Newport Beach, Calif.–On a plaza at the North end of Bryant-Denny Stadium are the statues of the coaches who have won national championships at Alabama: Wallace Wade, Frank Thomas, Gene Stallings, and, of course, Paul Bear Bryant.
When the plaza was built there was room left for a fifth statue in anticipation that someday, someone, would take Alabama back to its football glory.
After Alabama’s 37-21 victory over Texas in Thursday night’s BCS national championship game, it is a fair statement that a statue of Nick Saban will soon be filling that space.
“I haven’t thought about it but Terry (his wife) said something about it last night,” said Saban, who brought Alabama its national championship in only three years. “You hope that when you get into this profession that you can do something that leaves a mark, that will effect someone in a positive way in the future.”
The college football world reacted with shock and awe in Janaury of 2007 when Saban was hired away from the Miami Dolphins for the unheard of sum of $32 million over eight years. But this morning, as Saban and athletic director Mal Moore came to pick up the national championship hardware, that deal struck three years ago looks like a bargain,
”You have to understand how special this is to the Alabama people,” said Moore, who laid the foundation for this moment by raising the money and building the facilities that made it possible for Saban to succeed. “To come here and win another national championship in the Rose Bowl is very significant to our people. This is just a great moment in the history of the University of Alabama.”
It was Moore decided that he would not take no for an answer when it came time to hire Saban. He had offered the job in West Virginia’s Rich Rodriguez and it appeared that he was coming to Tuscaloosa. Moore decided at that point that Alabama would do whatever it had to do to get Saban. He then convinced the the right people at Alabama that hiring Saban and making the financial commitment was absolutely necessary if the school wanted to return to national prominence in football.
There was much work to be done when Saban arrived in Tuscaloosa. But when over 92,000 packed Bryant-Denny Stadium for the first spring game, forcing fire marshalls to close the gates and leave thousands more outside, Saban knew that Alabama would eventually be successful.
“When I saw that kind of passion I knew that if we did our job as players and coaches that we had a very good chance to be successful,” he said. “When you have that kind of positive energy surrounding the program, you’re off to a really good start.”
Saban’s first Alabama team started fast but stumbled down the stretch to finish 7-6. In 2008 Alabama started 12-0 and rose to a No. 1 ranking. But a loss in the SEC championship game to Florida, which went on to win the national title, was followed by an inexplicable loss to Utah in the Sugar Bowl. Those disappointments provided all the motivational energy Saban would need to get the 2009 team ready for a run at the national championship.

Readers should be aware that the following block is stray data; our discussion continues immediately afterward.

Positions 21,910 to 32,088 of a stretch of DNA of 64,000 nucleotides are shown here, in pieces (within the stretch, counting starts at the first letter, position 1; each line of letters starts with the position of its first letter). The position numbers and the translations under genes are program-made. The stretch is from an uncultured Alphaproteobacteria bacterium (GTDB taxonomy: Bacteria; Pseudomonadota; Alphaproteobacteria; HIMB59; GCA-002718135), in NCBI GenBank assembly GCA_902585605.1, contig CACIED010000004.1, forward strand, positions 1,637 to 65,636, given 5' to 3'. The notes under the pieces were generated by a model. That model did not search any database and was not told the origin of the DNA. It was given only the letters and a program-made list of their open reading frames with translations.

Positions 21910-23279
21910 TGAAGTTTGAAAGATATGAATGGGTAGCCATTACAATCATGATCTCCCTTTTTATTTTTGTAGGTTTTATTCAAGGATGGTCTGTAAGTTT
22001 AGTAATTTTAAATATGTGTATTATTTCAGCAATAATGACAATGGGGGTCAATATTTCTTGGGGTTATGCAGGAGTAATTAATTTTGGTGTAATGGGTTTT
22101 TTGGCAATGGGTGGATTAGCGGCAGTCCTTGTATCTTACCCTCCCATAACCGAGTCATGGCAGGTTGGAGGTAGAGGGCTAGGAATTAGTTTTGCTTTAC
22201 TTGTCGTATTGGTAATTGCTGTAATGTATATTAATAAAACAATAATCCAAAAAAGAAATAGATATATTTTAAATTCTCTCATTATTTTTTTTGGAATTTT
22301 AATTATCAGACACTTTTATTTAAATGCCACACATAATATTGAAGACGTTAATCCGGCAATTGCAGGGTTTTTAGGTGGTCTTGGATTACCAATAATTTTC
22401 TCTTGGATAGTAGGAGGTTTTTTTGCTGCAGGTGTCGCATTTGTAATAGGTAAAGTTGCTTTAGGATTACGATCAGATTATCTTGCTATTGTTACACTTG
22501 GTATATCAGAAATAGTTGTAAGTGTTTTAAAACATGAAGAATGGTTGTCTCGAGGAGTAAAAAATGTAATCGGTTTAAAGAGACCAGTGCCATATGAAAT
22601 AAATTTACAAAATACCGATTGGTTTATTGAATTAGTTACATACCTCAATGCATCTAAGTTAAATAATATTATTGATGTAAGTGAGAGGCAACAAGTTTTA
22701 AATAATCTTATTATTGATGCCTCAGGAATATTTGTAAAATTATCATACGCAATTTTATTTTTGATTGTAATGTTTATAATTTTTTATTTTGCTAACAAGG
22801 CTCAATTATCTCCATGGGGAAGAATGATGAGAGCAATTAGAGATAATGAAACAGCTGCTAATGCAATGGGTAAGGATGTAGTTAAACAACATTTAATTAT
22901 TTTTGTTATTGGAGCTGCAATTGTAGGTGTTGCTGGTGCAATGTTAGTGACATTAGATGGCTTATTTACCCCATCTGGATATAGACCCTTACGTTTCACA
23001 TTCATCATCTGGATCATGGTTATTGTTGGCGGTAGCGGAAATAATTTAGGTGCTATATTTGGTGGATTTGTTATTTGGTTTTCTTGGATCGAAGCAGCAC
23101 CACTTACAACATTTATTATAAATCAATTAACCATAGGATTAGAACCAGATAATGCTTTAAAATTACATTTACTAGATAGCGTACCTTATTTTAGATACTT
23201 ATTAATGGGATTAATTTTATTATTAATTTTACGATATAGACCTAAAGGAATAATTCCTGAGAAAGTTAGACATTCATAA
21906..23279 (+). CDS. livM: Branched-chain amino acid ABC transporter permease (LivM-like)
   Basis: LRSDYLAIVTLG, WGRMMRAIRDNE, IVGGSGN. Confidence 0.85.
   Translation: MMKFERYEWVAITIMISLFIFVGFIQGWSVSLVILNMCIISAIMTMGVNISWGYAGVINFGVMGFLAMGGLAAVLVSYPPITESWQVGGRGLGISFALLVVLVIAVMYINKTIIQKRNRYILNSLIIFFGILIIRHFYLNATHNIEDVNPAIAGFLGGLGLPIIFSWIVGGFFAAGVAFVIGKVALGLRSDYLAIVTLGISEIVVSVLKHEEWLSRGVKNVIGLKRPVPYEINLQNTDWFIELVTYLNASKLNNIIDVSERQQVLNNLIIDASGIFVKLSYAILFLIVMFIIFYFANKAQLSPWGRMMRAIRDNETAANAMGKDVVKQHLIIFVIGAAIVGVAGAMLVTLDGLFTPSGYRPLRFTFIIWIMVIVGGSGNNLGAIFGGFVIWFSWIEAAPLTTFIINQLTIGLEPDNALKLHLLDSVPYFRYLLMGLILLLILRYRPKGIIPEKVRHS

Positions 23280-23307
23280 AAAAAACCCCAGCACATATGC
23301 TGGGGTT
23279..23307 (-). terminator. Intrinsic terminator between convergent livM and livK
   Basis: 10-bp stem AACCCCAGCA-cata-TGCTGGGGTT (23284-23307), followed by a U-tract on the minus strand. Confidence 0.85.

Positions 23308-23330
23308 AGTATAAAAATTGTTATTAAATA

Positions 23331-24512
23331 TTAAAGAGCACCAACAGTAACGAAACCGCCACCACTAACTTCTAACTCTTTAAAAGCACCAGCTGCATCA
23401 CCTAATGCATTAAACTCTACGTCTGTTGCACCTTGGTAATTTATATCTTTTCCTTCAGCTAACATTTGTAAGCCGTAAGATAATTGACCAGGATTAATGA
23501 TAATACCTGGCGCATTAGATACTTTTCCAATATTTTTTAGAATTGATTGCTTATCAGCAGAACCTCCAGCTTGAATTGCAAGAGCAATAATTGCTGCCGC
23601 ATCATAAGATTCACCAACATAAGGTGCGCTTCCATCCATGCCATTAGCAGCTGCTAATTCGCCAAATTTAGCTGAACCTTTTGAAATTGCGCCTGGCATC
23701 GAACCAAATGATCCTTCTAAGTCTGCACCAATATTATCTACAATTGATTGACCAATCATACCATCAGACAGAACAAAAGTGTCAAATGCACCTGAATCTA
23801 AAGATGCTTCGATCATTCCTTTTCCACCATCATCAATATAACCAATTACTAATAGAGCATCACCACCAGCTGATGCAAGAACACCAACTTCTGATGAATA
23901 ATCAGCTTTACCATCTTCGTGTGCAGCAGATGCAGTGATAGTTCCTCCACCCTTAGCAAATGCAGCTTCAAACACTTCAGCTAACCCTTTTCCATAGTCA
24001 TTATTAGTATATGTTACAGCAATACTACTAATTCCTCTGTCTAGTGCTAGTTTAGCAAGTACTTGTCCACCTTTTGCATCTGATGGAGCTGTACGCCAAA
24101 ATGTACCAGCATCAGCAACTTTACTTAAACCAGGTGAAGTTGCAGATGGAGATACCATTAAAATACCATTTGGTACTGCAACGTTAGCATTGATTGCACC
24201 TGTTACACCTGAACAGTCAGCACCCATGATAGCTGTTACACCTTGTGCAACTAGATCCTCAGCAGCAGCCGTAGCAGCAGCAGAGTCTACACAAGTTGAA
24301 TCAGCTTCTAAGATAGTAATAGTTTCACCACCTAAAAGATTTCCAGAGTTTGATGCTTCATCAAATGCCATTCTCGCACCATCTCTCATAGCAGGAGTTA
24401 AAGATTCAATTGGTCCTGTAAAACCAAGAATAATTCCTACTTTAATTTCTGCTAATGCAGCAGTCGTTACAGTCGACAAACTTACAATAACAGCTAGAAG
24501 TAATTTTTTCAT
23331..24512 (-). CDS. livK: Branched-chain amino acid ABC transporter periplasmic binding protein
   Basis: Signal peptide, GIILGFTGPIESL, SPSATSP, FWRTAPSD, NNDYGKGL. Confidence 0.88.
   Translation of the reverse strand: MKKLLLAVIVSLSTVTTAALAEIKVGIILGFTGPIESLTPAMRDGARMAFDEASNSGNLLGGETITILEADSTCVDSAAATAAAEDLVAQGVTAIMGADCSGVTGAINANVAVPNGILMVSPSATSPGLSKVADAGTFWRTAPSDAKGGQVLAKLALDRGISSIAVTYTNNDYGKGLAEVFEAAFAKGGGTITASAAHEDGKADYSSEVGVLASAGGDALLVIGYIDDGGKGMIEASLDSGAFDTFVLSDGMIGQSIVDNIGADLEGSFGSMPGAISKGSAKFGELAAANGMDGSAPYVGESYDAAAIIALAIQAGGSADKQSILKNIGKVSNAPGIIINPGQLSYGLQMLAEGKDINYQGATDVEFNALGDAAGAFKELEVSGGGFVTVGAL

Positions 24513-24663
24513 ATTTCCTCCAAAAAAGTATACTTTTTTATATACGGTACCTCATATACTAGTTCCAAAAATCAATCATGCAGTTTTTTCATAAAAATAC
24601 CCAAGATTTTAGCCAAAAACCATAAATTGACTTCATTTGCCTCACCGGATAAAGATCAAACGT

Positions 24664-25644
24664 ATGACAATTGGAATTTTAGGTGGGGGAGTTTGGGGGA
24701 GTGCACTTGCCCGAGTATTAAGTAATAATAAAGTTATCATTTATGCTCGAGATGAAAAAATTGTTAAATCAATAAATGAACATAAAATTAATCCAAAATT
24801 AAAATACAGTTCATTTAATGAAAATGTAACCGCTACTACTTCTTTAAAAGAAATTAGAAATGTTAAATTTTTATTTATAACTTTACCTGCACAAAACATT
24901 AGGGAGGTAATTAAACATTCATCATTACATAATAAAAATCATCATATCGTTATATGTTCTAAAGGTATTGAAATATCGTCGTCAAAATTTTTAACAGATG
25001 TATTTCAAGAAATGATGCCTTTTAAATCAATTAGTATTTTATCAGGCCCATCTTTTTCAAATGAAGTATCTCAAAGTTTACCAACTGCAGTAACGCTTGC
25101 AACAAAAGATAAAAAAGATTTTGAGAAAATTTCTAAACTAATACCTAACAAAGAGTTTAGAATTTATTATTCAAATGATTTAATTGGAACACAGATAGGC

“We were very clear with our players about what it would take and the commitment that would have to be made to be successful this season,” said Saban. “Our players bought into what we were selling.”
There were some tense moments this season. Terrence Cody had to block a field goal on the last play of the game to beat Tennessee 12-10 in October. Alabama had to drive the length of the field to beat Auburn on the day after Thanksgiving.
But when Alabama faced No. 1 Florida in the SEC championship game, Saban and his players and coaches had done their homework. They had been getting ready for that game since they lost in Atlanta the year before. Alabama just destroyed Florida.
In the BCS championship game Texas lost quarterback Colt McCoy early which certainly changed the game. Behind freshman quarterback Garrett Gilbert the Longhorns cut a 24-6 lead to 24-21 with about four minutes left.
But Alabama’s defense forced two late turnovers and made the game appear to be more lopsided than it really was.
Alabama’s team gets back to Tuscaloosa tonight and there will be a great celebration. And there will be plans to build that statue. But it won’t be long before thoughts turn to recruiting and the 2010 season.
Expect Alabama to be the preseason No. 1 with the talent the Crimson Tide has returning. Saban would have no part of that discussion.
”Every team is different and this team will have a lot of unanswered questions,” he said. “You guys (the media) will look at our top four or five players and figure we should be there (No. 1).”
Understand that Saban’s warning was not for the benefit of the assembled media. It was for the Alabama’s players who will be watching him on television. It is his warning to them that this offseason may be one of the toughest Alabama has ever had because it is much harder to win the second championship because you’re not as hungry.
Saban will make sure they are hungry. You can count on that. After all, he’s got a statue.
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